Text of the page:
Christine Whelan

Christine Whelan

ASHLAND -- It’s difficult, Christine Whelan admitted, to be “the happiness professor in a pandemic.”

But, she said, a pandemic might just be the “perfect time to figure out your purpose.”

And that is, in part, the message Whelan will bring to the Ashland University community on Jan. 28 at 7 p.m., when she delivers the 2021 McKnight Life Calling Lecture, “Do the Next Right Thing: Purpose in Times of Uncertainty.”

The lecture, which will be offered in a virtual format, is presented by the AU Dauch College of Business and Economics

To RSVP and receive a link to the presentation, go to https://forms.gle/6oDGQt6u5oZFFGEo8 by Jan. 25. For questions or more information, email Life-Calling@Ashland.edu.

The McKnight Lecture Series is made possible through the generous gift of AU graduates Paul and Lani McKnight, who established the McKnight Family Endowment to support the lecture series, as well as resources for the Occupational Life Calling courses.

Whelan, author of “The Big Picture: A Guide to Finding Purpose in Your Life”, is a professor in the School of Human Ecology at the University of Wisconsin – Madison and the director of MORE: Money, Relationships and Equality.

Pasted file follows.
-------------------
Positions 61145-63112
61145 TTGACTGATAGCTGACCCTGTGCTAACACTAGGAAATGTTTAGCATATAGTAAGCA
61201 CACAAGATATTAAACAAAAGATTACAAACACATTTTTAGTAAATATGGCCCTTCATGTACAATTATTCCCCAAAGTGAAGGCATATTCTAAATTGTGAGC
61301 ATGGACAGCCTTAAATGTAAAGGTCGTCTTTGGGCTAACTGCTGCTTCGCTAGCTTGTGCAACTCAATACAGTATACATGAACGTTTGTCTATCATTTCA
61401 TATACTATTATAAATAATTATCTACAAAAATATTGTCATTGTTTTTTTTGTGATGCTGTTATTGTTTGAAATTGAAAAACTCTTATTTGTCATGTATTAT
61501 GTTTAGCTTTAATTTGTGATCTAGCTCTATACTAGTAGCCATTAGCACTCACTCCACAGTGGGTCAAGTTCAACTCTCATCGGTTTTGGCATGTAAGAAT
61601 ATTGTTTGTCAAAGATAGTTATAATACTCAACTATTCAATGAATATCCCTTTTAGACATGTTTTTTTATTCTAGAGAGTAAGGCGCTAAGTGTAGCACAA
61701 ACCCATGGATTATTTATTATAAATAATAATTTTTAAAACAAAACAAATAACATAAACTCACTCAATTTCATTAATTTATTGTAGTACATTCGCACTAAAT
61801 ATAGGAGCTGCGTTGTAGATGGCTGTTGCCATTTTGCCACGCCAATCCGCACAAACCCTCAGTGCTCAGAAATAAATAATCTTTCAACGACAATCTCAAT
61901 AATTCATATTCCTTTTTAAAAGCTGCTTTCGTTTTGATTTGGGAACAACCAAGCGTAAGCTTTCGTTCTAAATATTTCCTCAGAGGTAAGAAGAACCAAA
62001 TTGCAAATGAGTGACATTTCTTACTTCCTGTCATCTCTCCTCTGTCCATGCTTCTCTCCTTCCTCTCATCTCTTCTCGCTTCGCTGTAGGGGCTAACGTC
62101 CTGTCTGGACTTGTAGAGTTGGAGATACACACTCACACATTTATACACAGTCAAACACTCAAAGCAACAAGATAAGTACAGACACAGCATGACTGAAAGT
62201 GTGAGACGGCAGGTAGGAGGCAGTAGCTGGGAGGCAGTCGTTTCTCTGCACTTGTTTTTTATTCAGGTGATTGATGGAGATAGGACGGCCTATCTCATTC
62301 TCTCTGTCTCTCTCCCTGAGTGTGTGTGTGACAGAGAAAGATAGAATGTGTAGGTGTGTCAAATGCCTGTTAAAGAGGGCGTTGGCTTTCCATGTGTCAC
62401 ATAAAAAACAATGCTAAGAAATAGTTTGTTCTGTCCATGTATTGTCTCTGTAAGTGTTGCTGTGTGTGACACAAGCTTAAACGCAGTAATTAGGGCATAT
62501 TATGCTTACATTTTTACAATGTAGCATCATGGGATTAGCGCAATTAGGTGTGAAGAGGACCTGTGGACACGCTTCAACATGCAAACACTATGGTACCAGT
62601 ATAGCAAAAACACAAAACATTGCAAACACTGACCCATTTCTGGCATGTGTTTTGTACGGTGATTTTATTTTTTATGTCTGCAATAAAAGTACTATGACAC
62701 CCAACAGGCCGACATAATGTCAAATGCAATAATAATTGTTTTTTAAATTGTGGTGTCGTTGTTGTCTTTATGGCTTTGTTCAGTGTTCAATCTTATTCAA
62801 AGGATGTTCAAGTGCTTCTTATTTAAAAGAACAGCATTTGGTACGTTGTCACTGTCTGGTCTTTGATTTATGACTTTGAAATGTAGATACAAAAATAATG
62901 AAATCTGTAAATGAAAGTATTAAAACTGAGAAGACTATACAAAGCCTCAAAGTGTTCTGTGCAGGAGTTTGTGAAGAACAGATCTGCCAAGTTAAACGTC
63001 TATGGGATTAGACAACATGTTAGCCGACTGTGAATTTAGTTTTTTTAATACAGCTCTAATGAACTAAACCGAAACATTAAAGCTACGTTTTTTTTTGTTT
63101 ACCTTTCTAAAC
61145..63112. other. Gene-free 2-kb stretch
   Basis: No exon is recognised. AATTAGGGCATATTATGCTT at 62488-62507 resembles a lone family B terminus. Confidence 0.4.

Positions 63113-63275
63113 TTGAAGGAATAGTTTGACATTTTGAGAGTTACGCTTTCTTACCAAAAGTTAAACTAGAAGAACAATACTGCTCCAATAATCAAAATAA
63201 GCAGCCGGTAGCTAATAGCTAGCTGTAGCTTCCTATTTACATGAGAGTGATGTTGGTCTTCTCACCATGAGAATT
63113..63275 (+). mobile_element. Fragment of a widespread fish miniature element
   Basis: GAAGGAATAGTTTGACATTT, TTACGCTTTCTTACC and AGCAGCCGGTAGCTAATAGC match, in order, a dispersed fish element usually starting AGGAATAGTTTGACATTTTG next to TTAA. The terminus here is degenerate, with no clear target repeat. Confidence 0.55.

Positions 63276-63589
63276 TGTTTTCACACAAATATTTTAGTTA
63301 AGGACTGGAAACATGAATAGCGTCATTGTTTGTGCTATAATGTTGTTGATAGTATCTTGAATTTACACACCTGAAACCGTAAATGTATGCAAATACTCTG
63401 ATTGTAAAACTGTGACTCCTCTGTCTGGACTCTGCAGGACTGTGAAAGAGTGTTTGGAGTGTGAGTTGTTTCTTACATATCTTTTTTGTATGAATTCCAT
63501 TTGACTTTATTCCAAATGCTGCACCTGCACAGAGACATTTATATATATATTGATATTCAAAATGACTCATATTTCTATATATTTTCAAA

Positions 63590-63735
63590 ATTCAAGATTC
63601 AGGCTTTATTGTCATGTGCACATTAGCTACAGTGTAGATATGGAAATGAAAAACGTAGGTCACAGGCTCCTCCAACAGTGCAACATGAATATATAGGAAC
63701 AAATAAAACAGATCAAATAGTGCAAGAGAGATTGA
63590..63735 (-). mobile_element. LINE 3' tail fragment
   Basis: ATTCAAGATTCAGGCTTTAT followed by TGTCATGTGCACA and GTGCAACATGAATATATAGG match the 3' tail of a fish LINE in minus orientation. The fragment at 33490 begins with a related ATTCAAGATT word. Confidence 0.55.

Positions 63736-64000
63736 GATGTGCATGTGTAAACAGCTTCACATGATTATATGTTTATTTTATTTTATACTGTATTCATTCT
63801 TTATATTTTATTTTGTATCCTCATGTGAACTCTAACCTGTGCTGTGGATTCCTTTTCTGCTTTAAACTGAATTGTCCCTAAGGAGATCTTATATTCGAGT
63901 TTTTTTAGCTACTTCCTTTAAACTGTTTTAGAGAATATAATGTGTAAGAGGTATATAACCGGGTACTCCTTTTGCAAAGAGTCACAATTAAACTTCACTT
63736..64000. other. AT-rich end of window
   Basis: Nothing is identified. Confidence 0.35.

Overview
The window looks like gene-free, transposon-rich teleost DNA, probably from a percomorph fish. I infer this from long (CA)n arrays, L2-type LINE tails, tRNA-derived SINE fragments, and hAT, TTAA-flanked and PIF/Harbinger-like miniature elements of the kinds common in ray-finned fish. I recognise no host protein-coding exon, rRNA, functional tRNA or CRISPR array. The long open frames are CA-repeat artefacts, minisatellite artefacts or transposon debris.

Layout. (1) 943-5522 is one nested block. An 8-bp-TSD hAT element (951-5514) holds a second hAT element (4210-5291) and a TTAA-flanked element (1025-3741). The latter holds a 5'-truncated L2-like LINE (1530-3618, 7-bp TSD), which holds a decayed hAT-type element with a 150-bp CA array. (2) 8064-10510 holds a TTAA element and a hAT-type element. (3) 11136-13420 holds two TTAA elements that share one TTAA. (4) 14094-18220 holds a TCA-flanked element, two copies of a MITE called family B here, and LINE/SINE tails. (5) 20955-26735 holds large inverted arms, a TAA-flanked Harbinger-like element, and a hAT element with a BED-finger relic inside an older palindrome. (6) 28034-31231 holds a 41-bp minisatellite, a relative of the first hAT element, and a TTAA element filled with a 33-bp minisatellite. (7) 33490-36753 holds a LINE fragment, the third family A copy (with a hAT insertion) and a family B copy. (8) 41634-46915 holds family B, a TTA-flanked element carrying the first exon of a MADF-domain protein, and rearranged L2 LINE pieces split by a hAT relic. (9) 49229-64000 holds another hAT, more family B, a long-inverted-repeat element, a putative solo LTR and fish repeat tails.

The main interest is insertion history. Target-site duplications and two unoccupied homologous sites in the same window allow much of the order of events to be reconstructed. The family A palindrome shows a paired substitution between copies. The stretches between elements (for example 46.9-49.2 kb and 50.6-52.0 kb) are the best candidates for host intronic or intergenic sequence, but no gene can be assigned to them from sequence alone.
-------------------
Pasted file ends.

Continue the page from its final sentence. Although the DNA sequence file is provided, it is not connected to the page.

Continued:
She earned a master’s degree and a doctorate from the University of Oxford and has held teaching positions at the University of Pittsburgh, the University of Iowa and Princeton University.

What Whelan is most concerned about, she said, is how people find happiness, wellbeing and purpose.

And “I’m passionate,” she said, “about taking research and applying it to people’s lives.” Her doctoral dissertation was on the self-help industry, which she said often gives people a few simple steps to happiness.

It isn’t that simple. “We’re all an experiment of one,” said Whelan, and all too often questions about life purpose are considered appropriate for someone 40 or older.

In the meantime, she said, “this generation has been told what to do, what hoops to jump through,” with little consideration of developing their own purpose.

“I’m really trying to be a champion for this twentysomething generation,” Whelan said, even as it struggles through social isolation during the pandemic while at times facing blame from older generations for being the group that contributed to the spread of the virus. Still, she said, “anytime you’re trying to pursue your purpose you’re going to have hard times. … Your ‘why’ needs to be bigger than your ‘how’.”

A question-and-answer session with Whelan will follow her presentation.

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